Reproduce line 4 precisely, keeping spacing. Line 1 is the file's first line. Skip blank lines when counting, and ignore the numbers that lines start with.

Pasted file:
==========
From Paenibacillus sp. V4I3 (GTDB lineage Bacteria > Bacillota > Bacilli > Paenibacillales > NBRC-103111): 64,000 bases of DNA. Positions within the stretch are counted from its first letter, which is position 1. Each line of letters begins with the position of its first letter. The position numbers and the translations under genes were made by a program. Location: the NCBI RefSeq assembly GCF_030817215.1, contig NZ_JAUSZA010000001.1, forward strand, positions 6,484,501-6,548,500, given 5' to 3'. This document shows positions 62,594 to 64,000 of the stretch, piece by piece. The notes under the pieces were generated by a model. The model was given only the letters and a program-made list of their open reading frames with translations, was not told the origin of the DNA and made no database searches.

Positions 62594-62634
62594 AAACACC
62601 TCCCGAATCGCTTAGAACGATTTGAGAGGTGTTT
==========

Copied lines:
62601 TCCCGAATCGCTTAGAACGATTTGAGAGGTGTTT